My so-called life

Two Dallas actors have written one-man shows that put the art in performance art

OK, let's see a show of hands from everyone who wants to retire the phrase "performance art" from the critical lexicon. Included in the sea of upraised palms are Laurie Anderson, Tim Miller, and two Dallas writer-actors, Dalton James and John S. Davies -- enough votes to spur this humble theater critic into banishing the phrase from his column forever. Exceptions will be made only when a performer insists on referring to himself as a performance artist, in which case a concerted campaign to humiliate him will ensue.

Much as the elasticity of the label "alternative music" rendered it meaningless almost the first time it was uttered, so "performance art" seems to be an entirely unwieldy idiom. Originally, the term applied to the work of stage auteurs who employed at least one electronic medium and usually forsook traditional narrative arcs. But theater is performance art, and that one word seems so much nobler and more ominous, certainly a calling that's worth taking a vow of poverty for, right?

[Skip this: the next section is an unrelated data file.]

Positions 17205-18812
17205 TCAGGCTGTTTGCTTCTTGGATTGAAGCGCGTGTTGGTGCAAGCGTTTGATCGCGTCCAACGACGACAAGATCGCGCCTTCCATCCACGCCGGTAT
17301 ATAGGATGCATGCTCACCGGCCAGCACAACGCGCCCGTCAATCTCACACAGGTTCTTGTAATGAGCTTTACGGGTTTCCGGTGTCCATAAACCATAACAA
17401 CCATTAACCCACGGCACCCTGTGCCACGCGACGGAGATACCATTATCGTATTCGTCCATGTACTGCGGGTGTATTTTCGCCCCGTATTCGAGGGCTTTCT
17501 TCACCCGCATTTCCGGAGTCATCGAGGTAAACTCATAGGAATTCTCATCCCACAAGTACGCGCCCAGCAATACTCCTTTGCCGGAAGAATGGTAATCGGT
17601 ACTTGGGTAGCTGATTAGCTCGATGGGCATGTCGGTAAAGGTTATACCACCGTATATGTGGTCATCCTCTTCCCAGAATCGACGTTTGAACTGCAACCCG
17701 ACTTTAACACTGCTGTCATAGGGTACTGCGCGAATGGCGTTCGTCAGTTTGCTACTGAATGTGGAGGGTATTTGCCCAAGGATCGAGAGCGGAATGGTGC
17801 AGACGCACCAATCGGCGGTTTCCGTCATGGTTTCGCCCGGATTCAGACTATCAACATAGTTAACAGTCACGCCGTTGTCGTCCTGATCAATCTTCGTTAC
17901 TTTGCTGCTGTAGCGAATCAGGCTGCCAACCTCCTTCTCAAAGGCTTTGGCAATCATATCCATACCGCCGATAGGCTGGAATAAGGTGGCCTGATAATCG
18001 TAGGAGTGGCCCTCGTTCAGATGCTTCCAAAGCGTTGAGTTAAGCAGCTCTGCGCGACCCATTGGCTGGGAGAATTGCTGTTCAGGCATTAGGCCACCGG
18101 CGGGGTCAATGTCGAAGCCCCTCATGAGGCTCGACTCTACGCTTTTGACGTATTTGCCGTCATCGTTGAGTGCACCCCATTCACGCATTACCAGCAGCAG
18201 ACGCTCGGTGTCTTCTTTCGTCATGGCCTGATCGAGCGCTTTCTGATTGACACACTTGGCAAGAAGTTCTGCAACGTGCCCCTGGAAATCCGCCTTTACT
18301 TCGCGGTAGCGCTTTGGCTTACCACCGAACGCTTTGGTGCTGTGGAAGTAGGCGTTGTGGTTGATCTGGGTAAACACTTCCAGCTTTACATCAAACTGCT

Actually, "storytelling" might be more precise when discussing two performance pieces currently running in Deep Ellum spaces. Of course, that implies a certain barefoot, folksy craftiness, and who has the constitution to withstand the snickers when they enter needlepoint designs in an abstract expressionist competition? No, with Auto Neurotic and Beem! respectively, the aforementioned Dalton James and John S. Davies want to do something that's less about reading crafted parables to the tots at their feet and more about challenging the notion that the storyteller is master, omniscient, in control. Both performances are heavily fictionalized autobiographical sketchbooks in which the made-up characters (and I have a strong sense of where fact ends and fantasy begins, based on extended conversations with each man) seem to snatch the pencils out of the actors' hands and begin filling the pages with illustrations made of strokes so bold, they almost surprise the actors. This sense that both performers could at any point fall off the beasts they've constructed gives both pieces risk and urgency.